Matahari Member-Leader is Published in the New York Times
When Parents Eavesdrop on Nannies
It was troubling to learn that my voice was being recorded, day and night, without my knowledge or permission.
By Angella Foster
Ms. Foster is a nanny in Boston.
Aug. 19, 2019
I remember the deep betrayal I felt several years ago when I realized the family I had been working for as a nanny had been recording my voice without my consent. My employer wanted to tell me something about her spouse.
“Let’s go into another room,” she said to me in a whisper. “The camera is on.”
I was aware of the nanny cam in the room, but her comment revealed to me that the camera was doing more than just capturing silent videos of me and my interactions with the children. It was also recording everything I said, whether it had to do with my job as a nanny or not.
I have no problems with nanny cams. The children I look after are precious, and I understand that parents need to know that their children are being properly cared for. In fact, many nannies even prefer to have video recordings, within reason. But it was troubling to learn that all this time, my voice was also being recorded — day and night — without my knowledge or permission.
I have been a nanny for 20 years, and I take enormous pride in my work. For 13 of those years, I was undocumented. My shifts were often as long as 11 hours without a break. If I had to deal with business related to my immigration status, or if my family in America or Jamaica needed to discuss something with me over the phone, I could not leave the premises to handle it. Nannies often have to seize a few moments here and there — during naps or playtimes while our eyes are on the children — to take care of urgent matters in our own lives or simply to connect with friends and loved ones.
Being a nanny can be very isolating. We spend most of our lives inside invisible workplaces, helping households run smoothly and caring for children as if they are our own. But we are often underpaid, undervalued and treated like intruders, or worse, criminals.
Although my immigration status had changed by the time I found out that my employers had been recording my conversations, I didn’t have the courage to object or talk about it. The fear I had developed as an undocumented immigrant was still present, and I didn’t know I had any rights to privacy as a nanny.
I dealt with it by trying not to say much within earshot of the cameras. I limited and censored my own speech and private conversations, wondering whether at any time something I said could put my job or my family in jeopardy.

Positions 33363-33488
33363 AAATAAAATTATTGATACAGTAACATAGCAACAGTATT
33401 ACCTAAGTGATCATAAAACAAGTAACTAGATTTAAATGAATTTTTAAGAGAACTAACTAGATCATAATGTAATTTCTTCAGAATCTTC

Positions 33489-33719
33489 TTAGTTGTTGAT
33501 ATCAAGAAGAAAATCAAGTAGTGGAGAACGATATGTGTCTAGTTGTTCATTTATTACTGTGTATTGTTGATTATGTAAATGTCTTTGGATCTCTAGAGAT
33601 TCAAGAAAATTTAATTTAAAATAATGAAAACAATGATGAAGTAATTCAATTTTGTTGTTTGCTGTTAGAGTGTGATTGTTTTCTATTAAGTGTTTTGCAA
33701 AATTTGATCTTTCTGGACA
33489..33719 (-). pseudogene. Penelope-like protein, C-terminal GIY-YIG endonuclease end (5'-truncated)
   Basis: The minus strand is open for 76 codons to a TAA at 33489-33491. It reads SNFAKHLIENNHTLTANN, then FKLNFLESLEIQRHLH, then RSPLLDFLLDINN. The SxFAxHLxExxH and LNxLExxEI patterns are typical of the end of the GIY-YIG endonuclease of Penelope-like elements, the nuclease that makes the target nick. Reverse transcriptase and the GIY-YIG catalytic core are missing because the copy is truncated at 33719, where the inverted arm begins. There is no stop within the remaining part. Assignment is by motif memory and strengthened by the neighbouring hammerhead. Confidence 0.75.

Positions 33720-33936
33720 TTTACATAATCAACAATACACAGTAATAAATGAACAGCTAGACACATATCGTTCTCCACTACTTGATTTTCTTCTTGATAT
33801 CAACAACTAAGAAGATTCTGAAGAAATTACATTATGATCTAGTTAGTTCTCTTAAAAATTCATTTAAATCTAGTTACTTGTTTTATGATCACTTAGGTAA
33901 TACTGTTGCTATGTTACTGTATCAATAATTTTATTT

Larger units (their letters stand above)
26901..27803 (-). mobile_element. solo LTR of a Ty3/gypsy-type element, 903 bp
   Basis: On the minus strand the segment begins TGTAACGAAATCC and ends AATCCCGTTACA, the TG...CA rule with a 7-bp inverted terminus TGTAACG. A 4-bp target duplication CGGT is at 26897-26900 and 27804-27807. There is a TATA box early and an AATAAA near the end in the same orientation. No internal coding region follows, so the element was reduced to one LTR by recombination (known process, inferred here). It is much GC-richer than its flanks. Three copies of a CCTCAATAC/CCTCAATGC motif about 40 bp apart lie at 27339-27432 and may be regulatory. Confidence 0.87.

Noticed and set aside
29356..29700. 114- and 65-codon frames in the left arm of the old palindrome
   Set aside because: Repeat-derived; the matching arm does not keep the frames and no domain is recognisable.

In 2014, another nanny invited me to a Know Your Rights training session at the Matahari Women Workers’ Center in Boston. I was amazed to see 150 nannies in one place, talking honestly about what happened in our workplaces. I had no longer worked for the family that had recorded my voice, but that feeling of betrayal flooded back to me when I learned that in Massachusetts, where I live and work, it was illegal for my employers to record my voice without my consent.
A few months ago, Matahari started a Nanny Cam Campaign and conducted in-person surveys with more than 100 nannies about their rights and how they felt about being surveilled. Sixty-three percent of the nannies we surveyed did not know whether their voices were being recorded. Fifty-five percent had no written contracts, and less than half knew they had privacy rights inside the homes where they worked. The nannies we surveyed felt that video recordings were less of an invasion of privacy than audio recordings.
Now I teach other nannies their rights, but it has taken years for me to develop the confidence to be more selective about whom I will work for or ask for more of what I am entitled to, such as a written agreement or time off when I’m sick. For nannies, knowing our rights is a first step, but asking our employers to honor them is not easy.
It is important for employers and the government to also take responsibility for following and enforcing the law.
Employers should offer nannies written contracts in which the surveillance practices in the home and the rights of the nanny are clearly detailed.
Since Massachusetts adopted the Domestic Workers Bill of Rights in 2014, nannies can find resources to protect their privacy on the attorney general’s website. Congress should follow the state’s lead by passing the recently introduced Domestic Workers Bill of Rights Act, which includes privacy rights for domestic workers, especially live-in workers.
I have always loved being a nanny, and like most nannies, I know how important my work is. The children in our care deserve our best. This means that both employers and nannies must enter into relationships of mutual trust and respect. Nannies should be informed of their rights to privacy, and employers must talk openly with them about their surveillance practices. This can ensure that the home as a workplace is working for everyone.
Angella Foster is an organizer and member-leader with Matahari Women Workers Center and the National Domestic Workers Alliance. This article was originally published on the New York Times.